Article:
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Grow Your Own Strawberries
10 June 2016
With Wimbledon coming up at the end of the month, many people will be heading out to the shops to stock up on strawberries and cream. However, if you fancy growing your own plants, they are easy to take care of in a greenhouse, and this time next year, you’ll have your own crop to enjoy with the tennis.
If you want your crops to flower earlier, try planting your strawberries in a greenhouse. They may be grown in either 15cm pots, or you can plant them with a good 35cm of soil in between them in rows about 75cm apart. June or July is a good time to plant cold-stored runners, ready for an early crop in the coming year. Make sure your soil is high in potash and low in nitrates, and get planting!
Strawberries like to be planted in sunny spots well-sheltered from the wind. When planting the bottom of the crown of the runner should be at soil level with the roots hanging to their fullest extent without curling upwards. If the roots are overly long and getting in your way when planting, they may be trimmed down to a minimum length of 10 cm. Give a leaf a pull to see if you’ve planted it deep enough; if the leaf rips before the plant tries to come out of the soil, then you’re good to go. Make sure that the crown isn’t buried and the roots aren’t exposed, and then water well. You may wish to cover it with a Wirework Cone or Dome to protect it from hungry animals.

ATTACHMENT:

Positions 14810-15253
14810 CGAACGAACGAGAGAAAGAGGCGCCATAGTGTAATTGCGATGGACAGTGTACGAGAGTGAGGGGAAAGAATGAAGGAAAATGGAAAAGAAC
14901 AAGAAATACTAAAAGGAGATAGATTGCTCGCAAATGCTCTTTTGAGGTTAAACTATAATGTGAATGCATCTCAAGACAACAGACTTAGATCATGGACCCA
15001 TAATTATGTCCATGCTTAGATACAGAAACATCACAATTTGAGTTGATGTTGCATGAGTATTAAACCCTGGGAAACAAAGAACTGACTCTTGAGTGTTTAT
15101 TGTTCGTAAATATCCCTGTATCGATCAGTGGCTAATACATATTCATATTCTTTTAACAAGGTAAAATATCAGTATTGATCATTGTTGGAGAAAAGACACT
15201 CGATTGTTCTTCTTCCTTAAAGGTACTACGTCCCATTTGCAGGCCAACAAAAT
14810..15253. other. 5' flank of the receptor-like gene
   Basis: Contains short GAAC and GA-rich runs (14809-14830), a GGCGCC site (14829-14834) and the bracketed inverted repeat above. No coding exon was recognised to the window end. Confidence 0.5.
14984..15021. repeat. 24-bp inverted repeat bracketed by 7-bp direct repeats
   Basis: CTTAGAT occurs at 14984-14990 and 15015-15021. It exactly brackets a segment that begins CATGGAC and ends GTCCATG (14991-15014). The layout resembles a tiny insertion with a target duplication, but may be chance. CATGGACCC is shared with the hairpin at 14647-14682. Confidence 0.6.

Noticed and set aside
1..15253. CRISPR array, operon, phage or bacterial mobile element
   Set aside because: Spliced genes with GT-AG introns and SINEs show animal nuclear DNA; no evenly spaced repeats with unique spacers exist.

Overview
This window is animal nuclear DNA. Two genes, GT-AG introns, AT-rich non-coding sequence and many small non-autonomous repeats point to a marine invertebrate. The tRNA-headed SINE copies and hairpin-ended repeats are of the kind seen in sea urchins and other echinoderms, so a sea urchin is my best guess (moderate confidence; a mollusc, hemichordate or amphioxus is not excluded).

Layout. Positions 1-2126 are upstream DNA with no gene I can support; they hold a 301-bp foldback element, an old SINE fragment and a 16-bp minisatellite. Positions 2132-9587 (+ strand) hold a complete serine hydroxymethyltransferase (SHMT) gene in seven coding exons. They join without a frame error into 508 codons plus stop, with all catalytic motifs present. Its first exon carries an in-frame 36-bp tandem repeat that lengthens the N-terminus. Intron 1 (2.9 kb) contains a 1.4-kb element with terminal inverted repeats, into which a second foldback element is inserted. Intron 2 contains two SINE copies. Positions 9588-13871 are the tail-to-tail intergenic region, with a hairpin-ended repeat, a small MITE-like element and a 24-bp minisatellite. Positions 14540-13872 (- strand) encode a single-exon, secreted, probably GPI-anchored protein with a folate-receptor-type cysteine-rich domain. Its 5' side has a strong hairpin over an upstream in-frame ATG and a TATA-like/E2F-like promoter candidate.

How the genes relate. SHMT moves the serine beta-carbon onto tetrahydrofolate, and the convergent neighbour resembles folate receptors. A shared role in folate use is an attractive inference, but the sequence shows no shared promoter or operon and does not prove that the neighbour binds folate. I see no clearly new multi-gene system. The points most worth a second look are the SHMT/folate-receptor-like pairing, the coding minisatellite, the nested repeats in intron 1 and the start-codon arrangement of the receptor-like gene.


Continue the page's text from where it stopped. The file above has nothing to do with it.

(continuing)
Be careful not to overwater your strawberries; they need a lot of water on sunny days when there is a lot of sun, but less when the plants are small and the weather is cool. Give the compost a squeeze in your hand to test how wet it is – if you get drips then you should scale back on your watering.
Keep an eye on your crop throughout the year, trimming excess growth like runners to encourage the fruits to grow. In late Spring, place some straw between the fruit and the ground to stop the soil spoiling the crop. For larger fruit, try to keep the temperature under 18° C, and make sure you pick the fruit as soon as it is ripe, leaving the green stems in to preserve freshness.
Then, after you harvest, all you need is a tub of cream, a bowl, and a spoon to enjoy the fruits of your hard work!